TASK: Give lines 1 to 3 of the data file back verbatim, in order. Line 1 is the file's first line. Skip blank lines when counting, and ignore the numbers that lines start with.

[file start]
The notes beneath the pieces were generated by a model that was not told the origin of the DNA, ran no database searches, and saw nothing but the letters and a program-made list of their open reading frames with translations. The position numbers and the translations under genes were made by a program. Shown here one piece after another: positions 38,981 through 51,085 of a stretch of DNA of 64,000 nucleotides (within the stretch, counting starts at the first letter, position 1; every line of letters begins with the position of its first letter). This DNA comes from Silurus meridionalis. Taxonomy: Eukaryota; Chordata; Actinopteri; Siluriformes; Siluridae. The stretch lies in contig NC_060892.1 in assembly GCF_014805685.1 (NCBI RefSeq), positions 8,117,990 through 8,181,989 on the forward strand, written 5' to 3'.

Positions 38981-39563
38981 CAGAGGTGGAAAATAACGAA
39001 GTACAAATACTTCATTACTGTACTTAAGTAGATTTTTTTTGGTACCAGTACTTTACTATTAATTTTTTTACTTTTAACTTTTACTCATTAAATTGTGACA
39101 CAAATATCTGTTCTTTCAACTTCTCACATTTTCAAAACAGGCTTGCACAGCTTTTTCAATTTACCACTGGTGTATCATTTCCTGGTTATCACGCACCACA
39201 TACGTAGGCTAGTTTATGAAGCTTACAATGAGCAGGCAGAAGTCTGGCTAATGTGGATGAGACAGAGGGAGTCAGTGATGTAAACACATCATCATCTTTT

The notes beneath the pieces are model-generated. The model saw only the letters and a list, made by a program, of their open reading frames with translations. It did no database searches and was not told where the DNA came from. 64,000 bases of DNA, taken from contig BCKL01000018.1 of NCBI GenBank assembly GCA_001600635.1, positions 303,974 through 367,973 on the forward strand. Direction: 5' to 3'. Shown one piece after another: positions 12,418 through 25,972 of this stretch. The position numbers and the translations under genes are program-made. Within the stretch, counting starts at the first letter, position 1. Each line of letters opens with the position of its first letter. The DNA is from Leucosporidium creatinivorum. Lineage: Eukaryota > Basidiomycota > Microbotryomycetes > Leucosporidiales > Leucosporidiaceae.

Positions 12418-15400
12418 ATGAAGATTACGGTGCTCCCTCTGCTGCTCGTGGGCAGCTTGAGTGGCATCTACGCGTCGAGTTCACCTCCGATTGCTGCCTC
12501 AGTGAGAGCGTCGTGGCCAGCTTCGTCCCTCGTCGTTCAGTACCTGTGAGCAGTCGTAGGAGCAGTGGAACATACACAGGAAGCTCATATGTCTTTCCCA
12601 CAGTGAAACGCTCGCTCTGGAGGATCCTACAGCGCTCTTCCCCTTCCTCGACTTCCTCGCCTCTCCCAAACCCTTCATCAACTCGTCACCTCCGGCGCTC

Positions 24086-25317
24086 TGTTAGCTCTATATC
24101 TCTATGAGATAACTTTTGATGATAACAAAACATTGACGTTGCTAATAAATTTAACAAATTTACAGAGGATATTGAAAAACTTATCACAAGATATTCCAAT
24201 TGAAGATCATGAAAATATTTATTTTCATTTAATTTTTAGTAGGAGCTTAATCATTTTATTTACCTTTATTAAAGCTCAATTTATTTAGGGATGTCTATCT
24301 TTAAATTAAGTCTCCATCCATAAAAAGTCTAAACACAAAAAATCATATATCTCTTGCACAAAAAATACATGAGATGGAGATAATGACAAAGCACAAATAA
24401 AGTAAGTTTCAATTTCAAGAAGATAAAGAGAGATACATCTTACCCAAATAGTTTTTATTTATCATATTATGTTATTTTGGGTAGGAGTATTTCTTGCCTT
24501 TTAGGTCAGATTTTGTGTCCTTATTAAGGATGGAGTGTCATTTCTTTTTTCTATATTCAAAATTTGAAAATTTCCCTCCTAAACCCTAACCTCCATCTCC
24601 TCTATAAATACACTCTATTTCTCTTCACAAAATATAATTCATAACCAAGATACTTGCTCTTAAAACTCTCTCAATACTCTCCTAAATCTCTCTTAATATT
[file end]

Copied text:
The notes beneath the pieces were generated by a model that was not told the origin of the DNA, ran no database searches, and saw nothing but the letters and a program-made list of their open reading frames with translations. The position numbers and the translations under genes were made by a program. Shown here one piece after another: positions 38,981 through 51,085 of a stretch of DNA of 64,000 nucleotides (within the stretch, counting starts at the first letter, position 1; every line of letters begins with the position of its first letter). This DNA comes from Silurus meridionalis. Taxonomy: Eukaryota; Chordata; Actinopteri; Siluriformes; Siluridae. The stretch lies in contig NC_060892.1 in assembly GCF_014805685.1 (NCBI RefSeq), positions 8,117,990 through 8,181,989 on the forward strand, written 5' to 3'.

Positions 38981-39563
38981 CAGAGGTGGAAAATAACGAA